LAS VEGAS (KSNV MyNews3) -- The idea to pipe millions of gallons out of the ground in rural northeast Nevada to satisfy the needs of the Las Vegas valley passes another hurdle.
The federal Bureau of Land Management signed off on the plan Thursday. But the deal is far from done.
The BLM says it will give the Southern Nevada Water Authority the right of way for a controversial pipeline from up north, but it still needs to see a comprehensive plan from the agency.
The Water Authority will get that right of way under a number of conditions that includes plans to protect natural resources. Even after that, it could face challenges.
SNWA says a groundwater pipeline could serve 300,000 homes each year.
The Bureau of Land Management still needs to see a comprehensive plan from the Water Authority.
John Entsminger with the SNWA says even after the project is shovel-ready, at least three years away, construction will depend on Lake Mead's elevation. Currently, the water level sits at about 1,115 feet, 40 feet above the construction trigger mark.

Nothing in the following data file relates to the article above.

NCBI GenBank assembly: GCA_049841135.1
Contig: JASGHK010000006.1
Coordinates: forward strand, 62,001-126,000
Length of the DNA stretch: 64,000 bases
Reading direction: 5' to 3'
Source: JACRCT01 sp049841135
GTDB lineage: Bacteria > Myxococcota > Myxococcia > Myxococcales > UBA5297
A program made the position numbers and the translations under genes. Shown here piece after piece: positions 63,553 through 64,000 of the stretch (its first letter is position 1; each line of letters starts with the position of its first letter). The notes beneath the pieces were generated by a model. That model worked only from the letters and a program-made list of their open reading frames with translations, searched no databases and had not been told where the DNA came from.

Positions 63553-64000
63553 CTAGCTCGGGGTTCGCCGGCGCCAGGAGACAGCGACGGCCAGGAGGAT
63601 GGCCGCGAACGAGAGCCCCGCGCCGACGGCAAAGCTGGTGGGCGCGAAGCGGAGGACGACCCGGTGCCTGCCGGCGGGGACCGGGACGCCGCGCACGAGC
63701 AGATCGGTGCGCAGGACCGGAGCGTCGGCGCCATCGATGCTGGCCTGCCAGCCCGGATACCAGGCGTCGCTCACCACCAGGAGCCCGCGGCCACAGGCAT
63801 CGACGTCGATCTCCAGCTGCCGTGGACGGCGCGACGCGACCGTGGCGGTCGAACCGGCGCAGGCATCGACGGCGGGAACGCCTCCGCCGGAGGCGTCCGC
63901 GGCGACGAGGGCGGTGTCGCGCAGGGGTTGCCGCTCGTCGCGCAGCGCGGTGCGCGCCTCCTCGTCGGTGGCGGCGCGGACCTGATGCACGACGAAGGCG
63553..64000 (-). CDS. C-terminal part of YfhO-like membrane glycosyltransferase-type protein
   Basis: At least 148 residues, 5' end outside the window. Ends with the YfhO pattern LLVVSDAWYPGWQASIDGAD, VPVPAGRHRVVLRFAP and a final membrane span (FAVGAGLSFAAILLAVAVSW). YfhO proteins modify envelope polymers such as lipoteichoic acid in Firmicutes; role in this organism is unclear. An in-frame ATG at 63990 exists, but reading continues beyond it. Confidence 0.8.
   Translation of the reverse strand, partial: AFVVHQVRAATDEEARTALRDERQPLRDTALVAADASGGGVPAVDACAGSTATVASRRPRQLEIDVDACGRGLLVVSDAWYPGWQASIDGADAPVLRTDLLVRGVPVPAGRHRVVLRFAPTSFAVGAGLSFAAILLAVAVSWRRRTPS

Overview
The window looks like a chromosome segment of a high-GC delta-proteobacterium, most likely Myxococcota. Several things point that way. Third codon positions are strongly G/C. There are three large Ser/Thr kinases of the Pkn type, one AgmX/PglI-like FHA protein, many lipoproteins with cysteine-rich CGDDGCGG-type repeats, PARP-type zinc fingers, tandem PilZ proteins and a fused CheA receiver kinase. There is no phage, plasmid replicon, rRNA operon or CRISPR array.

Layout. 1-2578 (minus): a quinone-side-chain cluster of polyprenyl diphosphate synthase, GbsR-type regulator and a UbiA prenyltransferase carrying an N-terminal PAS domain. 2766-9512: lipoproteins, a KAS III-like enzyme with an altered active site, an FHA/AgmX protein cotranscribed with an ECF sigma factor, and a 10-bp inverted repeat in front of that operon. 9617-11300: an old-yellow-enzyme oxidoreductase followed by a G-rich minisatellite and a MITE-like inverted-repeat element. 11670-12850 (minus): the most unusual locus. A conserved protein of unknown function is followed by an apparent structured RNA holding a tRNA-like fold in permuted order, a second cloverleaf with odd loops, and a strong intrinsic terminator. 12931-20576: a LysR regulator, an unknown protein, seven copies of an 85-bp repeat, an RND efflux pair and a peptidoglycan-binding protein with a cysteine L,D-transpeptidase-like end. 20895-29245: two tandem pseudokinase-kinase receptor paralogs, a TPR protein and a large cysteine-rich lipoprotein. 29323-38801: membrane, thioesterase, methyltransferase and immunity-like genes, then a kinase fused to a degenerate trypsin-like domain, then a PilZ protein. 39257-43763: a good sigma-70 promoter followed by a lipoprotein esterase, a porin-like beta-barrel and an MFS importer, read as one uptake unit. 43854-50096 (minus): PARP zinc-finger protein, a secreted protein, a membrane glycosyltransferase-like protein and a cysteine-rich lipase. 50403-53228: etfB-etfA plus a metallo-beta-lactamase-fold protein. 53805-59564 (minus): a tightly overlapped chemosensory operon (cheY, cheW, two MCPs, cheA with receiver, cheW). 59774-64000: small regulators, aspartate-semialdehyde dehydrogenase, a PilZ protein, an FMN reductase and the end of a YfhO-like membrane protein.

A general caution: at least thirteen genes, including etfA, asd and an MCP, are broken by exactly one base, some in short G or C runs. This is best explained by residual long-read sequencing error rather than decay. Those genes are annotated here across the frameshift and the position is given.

Groups argue the pipeline is costly, environmentally and economically.
The water authority says under the worst case scenario, an average user's bill could rise $30 per month.
Launce Rake believes the long term solution is conserving water, and he says various groups are promising to take this decision to court.
The Progressive Leadership Alliance of Nevada says it's disappointed with the decision, calling it stealing water from rural Nevada, and says it will most likely join other groups in a lawsuit.